(Motorsport-Total.com) – The COVID-19 pandemic has resulted in much of the world having to leave their offices to do their home office work. Video conferencing was also very popular, and the video platform Zoom quickly became one of the most used apps in the world.
Not only did important government meetings or a cozy reunion with the family take place, Formula 1 also shaped its future. From home, many decisions have been made that will change sport forever.
Rarely heard voices were also spoken by the new system instead of going down next to the others. Especially Williams team boss Claire Williams was enthusiastic about it: “I am always the only woman in the meetings”, she says to ‘Sky’. “I always count the men in the room, and I’m usually in a room with a little over 30 guys, so I never have a say.”
“But in Zoom you have the possibility to raise your hand. And Nikolas Tombazis from the FIA, who leads these meetings, leads them brilliantly. No one is allowed to speak unless he has raised his hand,” Williams continues.
And that goes in the order in which the hand was raised. “I’m still a little nervous in meetings, even if I raise my hand. But I can raise my hand and then Nikolas says: ‘Claire, it’s your turn.'”
“I’m finally getting a chance to speak because everyone has to listen when it’s your turn. In a normal meeting, you can’t just keep talking or try to have a say,” she says.
All important decisions virtually
The last real Formula 1 meeting took place in a hotel in Melbourne early Friday morning and resulted in the cancellation of the Australian Grand Prix. Since then, the Formula 1 bosses have not only talked about resuming the season, but have also laid the foundation for a more sustainable future.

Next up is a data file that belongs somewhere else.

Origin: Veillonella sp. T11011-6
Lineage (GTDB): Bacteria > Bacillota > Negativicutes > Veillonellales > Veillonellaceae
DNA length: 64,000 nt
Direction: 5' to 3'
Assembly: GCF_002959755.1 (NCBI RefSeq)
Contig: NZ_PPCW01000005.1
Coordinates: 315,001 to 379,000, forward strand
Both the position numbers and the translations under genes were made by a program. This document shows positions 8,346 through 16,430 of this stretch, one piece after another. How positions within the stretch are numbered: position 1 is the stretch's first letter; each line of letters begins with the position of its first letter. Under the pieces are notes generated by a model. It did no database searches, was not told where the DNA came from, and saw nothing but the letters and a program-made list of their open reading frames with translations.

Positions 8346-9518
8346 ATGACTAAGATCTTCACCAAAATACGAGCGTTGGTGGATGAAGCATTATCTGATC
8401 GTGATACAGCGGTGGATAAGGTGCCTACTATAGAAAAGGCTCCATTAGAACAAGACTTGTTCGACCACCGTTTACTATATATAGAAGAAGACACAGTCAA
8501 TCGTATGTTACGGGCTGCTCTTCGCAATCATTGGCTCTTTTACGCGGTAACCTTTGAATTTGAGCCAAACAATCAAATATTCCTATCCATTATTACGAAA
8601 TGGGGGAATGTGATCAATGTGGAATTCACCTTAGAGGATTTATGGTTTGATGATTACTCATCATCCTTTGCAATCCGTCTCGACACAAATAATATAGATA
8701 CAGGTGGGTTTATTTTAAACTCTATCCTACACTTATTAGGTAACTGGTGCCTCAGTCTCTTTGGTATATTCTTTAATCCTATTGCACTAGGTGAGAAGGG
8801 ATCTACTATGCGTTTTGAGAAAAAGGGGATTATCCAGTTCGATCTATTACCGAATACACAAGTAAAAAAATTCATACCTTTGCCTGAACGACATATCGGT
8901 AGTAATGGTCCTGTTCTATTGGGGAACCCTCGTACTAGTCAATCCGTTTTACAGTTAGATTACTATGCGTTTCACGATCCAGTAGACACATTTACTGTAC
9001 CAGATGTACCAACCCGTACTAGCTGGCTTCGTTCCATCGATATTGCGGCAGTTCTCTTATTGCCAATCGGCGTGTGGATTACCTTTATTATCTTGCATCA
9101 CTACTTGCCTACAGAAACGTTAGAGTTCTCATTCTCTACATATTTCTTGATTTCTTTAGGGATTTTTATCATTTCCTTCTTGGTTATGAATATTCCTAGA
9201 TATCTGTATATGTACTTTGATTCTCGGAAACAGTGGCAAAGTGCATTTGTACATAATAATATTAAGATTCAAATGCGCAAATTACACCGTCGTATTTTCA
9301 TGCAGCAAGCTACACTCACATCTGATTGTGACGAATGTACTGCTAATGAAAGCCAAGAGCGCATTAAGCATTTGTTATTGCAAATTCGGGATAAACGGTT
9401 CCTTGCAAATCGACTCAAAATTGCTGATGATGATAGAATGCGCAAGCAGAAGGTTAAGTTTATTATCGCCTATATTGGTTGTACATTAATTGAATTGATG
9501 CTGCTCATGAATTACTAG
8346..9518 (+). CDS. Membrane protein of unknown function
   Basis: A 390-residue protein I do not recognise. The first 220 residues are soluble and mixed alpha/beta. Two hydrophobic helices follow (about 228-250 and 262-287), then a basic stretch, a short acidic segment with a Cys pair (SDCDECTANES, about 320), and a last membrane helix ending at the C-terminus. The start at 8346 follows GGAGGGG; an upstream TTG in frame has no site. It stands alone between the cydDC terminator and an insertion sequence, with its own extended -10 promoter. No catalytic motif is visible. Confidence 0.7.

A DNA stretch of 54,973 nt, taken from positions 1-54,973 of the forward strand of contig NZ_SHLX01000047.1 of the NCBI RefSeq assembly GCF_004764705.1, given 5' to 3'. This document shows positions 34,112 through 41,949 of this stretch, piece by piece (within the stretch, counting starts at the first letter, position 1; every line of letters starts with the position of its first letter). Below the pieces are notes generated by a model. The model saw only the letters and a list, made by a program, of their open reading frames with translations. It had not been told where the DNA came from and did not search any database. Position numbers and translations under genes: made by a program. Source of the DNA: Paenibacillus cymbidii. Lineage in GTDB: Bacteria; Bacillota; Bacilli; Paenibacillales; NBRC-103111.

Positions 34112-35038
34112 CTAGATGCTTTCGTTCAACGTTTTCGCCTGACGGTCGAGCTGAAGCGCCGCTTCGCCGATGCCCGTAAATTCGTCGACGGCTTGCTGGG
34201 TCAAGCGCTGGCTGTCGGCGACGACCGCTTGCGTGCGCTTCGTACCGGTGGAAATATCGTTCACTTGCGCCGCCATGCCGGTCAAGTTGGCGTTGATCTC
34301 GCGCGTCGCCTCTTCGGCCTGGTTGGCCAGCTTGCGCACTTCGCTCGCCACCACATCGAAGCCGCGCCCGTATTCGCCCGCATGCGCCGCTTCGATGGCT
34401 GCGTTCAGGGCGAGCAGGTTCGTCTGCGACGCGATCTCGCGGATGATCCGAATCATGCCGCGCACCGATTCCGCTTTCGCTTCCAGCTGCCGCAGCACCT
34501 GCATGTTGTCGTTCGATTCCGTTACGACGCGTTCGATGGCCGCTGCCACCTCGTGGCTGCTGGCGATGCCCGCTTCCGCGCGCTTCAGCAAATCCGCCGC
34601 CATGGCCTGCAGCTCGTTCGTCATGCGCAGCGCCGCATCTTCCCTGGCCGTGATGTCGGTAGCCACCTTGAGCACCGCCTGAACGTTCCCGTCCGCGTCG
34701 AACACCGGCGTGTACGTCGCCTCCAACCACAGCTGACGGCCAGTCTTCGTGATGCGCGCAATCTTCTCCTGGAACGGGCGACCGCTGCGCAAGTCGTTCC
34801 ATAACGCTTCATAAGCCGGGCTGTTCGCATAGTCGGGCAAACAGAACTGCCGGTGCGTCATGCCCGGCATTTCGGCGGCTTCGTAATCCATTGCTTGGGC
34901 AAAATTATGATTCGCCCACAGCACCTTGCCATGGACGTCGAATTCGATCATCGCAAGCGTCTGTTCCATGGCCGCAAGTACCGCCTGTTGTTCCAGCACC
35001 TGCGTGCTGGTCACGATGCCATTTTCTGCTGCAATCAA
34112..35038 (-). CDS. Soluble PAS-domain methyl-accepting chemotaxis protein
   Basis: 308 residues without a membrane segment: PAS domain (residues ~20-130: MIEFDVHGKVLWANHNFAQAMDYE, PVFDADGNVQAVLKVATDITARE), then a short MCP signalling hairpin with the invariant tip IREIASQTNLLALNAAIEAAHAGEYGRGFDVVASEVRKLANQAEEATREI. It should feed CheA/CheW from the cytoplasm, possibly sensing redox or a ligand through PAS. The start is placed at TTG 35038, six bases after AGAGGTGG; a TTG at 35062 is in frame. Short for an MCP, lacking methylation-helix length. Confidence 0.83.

Normally, one would rather discuss smaller topics in a short video chat. But a move of the new rules to 2022, a new aerodynamic handicap system and, above all, a cut in the budget limit have been determined in recent weeks via zoom meetings
“They were really productive,” says Williams. “It was really incredibly sensible for the future of our sport. We made sure that everything that was necessary was done so that we as teams can have a strong future in sport.”
“I think the FIA and Formula One did a fantastic job of keeping us focused. We had a lot of meetings in the beginning after Australia and they went over four or five hours – that’s a long time on Zoom,” she continues.
According to Haas team boss Günther Steiner, there was better cooperation between the teams due to the importance of the issues, but small political games nevertheless occurred.
“Sometimes you can see that everyone has their own point of view on something,” says Steiner at ‘Sky’. “I wouldn’t say they all wanted to outsmart them, but everyone just tries to do their best where they come from or where they know the most.”
“Sometimes there are a few games where you can see where they come from. Everyone comes to the meeting with this expertise and tries to be the smartest guy in the room with some things,” says Steiner.
Basically, it was “very educated and fair discussions”. “The FIA got really into it too. They worked hard to make all the compromises. It’s hard work because it’s really about the essentials and they certainly don’t have the number of people behind us as we do.”
Sainz-Deal via video conference